What is Nesting Software?

What is Nesting Software?

What is Nesting Software?

That may be a self-evident question to some, but surprisingly, there are misperceptions about what really is “nesting software,” or, more to the point, what functionality actually defines nesting software.

In this discussion, I’ll outline what basic functions are most commonly found in nesting software, and I’ll parse out what functions you can additionally find in more advanced nesting software.

  1. The Nesting Algorithm (engine)– At the heart of every automated nesting software package is a nesting algorithm (formula) that looks at some quantity of parts then orients them to fit one or more sheets of material.  Interactive nesting seeks to achieve the same goal of putting parts on a sheet of material; however, the user is left to drag and drop or interactively do the thinking that automated software does.  With more automated nesting software, the user can use different nesting strategies such as just in time nesting, kit nesting or batch nesting to gain second and third level benefits (material efficiency, reduced programming time, etc.)

In some conversations, the concept of nesting software is defined very narrowly as this function.  Some manufacturers look to find this – and only this – as the solution they are looking for either out of need or unfamiliarity with nesting software in the broader scheme of things.

  1. Part Entry/Input – In order to create a nest you need parts.  In order to create a dynamic nest, which needs lots of parts from different orders with unique due dates, you need a mechanism to input parts into the nesting algorithm (#1 above).  This is the part input or part entry component of nesting software.  No, it doesn’t do the nesting, but it prepares all of the parts for nesting – or specifically automatic nesting.  It also automates the process of bringing parts in from the CAD software into the nesting software, making quick and error proof work of this step.  Further this component of nesting software can “link up” with the CAD software, which may be holding 3D models making a smooth transition from CAD to CAM.
  1. Order Entry – The other critical element for a nest is orders.  It’s impossible to create a nest even if you have the parts without knowing how many of each and on what material they are to be cut.  In a non-automated environment, the user keys this information into the nesting software (#1) manually.  In an advanced nesting software solution, the orders and any needed information associated with them can be automatically imported to the nesting software.

  1. Output – Once the nest is created in the nesting algorithm, some type of output (NC code) needs to be generated and sent to the CNC machine for cutting or punching.  That’s the output function, and it is usually considered essential to any nesting software no matter how automated.  What, however, does make a more sophisticated nesting software stand out from a conventional post-processor type system is the degree to which the nests can be made sensitive to the functionality of the machine, among other things.  In this case the machine interface can interact with the nesting algorithm (engine) telling it the reach of the head, the distance between clamps, the nature of loading and unloading, so the nest can be more intelligently created.  Naturally, a more intelligent nest can and does mean greater material efficiency, fewer tool changes, shorter tool path, etc.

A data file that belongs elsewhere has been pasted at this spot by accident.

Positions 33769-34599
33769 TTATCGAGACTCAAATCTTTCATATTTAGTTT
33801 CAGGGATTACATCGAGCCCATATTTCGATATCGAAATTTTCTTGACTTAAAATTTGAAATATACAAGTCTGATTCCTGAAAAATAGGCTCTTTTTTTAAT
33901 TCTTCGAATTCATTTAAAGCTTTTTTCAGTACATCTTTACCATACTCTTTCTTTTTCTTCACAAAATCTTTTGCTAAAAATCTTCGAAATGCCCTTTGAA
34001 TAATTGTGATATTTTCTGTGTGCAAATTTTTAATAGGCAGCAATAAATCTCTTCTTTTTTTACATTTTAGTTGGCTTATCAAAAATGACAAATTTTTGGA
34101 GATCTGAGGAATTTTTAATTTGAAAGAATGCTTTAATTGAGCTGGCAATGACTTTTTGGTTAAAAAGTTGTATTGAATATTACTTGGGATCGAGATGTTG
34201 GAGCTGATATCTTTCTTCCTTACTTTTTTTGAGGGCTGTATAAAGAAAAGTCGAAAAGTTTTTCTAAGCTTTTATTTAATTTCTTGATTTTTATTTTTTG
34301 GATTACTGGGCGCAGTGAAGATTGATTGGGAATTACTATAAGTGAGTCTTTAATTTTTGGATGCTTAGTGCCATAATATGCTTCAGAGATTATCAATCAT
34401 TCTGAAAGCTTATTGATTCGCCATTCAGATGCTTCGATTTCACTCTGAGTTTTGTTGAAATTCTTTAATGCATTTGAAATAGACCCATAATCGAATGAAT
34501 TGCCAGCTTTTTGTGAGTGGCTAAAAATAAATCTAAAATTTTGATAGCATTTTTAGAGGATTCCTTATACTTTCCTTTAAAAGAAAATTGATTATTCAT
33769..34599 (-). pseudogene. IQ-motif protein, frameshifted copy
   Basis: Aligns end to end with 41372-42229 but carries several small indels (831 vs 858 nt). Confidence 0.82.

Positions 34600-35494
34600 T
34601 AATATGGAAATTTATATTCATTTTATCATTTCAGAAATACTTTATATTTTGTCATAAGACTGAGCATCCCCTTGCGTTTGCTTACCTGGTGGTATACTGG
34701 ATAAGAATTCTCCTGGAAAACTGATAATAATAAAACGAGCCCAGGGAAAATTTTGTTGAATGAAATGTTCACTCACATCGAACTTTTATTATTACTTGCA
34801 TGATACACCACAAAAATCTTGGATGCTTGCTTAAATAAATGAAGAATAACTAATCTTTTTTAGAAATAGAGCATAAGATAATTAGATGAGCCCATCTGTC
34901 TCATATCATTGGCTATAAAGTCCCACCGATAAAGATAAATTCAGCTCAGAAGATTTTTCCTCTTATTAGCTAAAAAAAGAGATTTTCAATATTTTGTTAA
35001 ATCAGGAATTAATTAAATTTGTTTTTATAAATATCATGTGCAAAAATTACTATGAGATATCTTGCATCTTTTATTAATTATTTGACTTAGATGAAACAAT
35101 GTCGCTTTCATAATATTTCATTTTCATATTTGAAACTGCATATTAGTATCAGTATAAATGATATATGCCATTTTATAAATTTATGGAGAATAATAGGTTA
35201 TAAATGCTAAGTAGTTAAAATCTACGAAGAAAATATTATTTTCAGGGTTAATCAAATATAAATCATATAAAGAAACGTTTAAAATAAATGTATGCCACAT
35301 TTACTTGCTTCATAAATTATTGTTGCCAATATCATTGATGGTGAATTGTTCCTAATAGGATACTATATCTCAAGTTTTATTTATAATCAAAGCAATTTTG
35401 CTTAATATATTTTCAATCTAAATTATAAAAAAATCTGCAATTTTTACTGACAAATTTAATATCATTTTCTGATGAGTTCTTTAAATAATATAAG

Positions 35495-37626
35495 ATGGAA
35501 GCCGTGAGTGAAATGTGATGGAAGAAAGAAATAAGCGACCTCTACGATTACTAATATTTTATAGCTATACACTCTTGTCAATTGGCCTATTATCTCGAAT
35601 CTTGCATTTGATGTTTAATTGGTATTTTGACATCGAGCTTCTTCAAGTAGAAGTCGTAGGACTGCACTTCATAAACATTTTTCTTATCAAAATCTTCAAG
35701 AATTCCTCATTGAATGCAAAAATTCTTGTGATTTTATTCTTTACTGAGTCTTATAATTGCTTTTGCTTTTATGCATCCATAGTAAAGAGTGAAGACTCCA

1. Knowledge Base – Finally, and ultimately central to an automatic nesting software – and not present in a more interactive software – is a Knowledge Base.  It is, as the name might imply, the knowledge encyclopedia or warehouse of everything that is needed to be known about the cutting conditions to enable an automated process.  Here is where you’ll find material definitions, tool definitions, special cut conditions and more.  Every part of the whole nesting software product relies on the knowledge base for information it needs to function “lights out.”

In Conclusion…

The term “nesting software” is often, and understandably, confused.  Almost like any two homonyms – words that sound alike but have different meanings – the term can have two equally true meanings, which can confuse even the most seasoned engineer and nesting software professional.

But know this – “nesting software” can mean just the nesting algorithm (engine).  In this case it may be in reference to interactive software without the benefit of automatic inputs and nesting strategies.  “Nesting software” also can mean a package that includes automation and integration into the full fabrication process.  (This is often more specifically referred to as “automatic nesting software.”  In this case the user can enjoy scaling their level of functionality to whatever levels of efficiency and productivity they desire.

To see if there is a fit for nesting software in your operation, contact Optimation.

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